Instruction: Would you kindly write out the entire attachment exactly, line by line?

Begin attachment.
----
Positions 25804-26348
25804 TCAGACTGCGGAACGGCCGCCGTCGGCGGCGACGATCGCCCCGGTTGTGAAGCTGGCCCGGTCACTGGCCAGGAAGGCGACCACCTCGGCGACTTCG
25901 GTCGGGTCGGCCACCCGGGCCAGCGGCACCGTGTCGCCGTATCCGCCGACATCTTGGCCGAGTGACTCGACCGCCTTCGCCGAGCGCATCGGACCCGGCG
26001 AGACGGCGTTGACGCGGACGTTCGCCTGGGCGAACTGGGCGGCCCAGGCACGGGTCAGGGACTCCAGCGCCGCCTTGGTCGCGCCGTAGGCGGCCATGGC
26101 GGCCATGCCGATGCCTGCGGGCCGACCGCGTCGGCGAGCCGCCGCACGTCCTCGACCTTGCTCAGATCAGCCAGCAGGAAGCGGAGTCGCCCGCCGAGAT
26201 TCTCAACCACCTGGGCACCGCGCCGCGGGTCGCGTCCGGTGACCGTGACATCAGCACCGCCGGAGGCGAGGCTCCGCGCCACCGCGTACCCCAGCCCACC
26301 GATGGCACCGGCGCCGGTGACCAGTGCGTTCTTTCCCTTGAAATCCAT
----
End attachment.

Positions 25804-26348
25804 TCAGACTGCGGAACGGCCGCCGTCGGCGGCGACGATCGCCCCGGTTGTGAAGCTGGCCCGGTCACTGGCCAGGAAGGCGACCACCTCGGCGACTTCG
25901 GTCGGGTCGGCCACCCGGGCCAGCGGCACCGTGTCGCCGTATCCGCCGACATCTTGGCCGAGTGACTCGACCGCCTTCGCCGAGCGCATCGGACCCGGCG
26001 AGACGGCGTTGACGCGGACGTTCGCCTGGGCGAACTGGGCGGCCCAGGCACGGGTCAGGGACTCCAGCGCCGCCTTGGTCGCGCCGTAGGCGGCCATGGC
26101 GGCCATGCCGATGCCTGCGGGCCGACCGCGTCGGCGAGCCGCCGCACGTCCTCGACCTTGCTCAGATCAGCCAGCAGGAAGCGGAGTCGCCCGCCGAGAT
26201 TCTCAACCACCTGGGCACCGCGCCGCGGGTCGCGTCCGGTGACCGTGACATCAGCACCGCCGGAGGCGAGGCTCCGCGCCACCGCGTACCCCAGCCCACC
26301 GATGGCACCGGCGCCGGTGACCAGTGCGTTCTTTCCCTTGAAATCCAT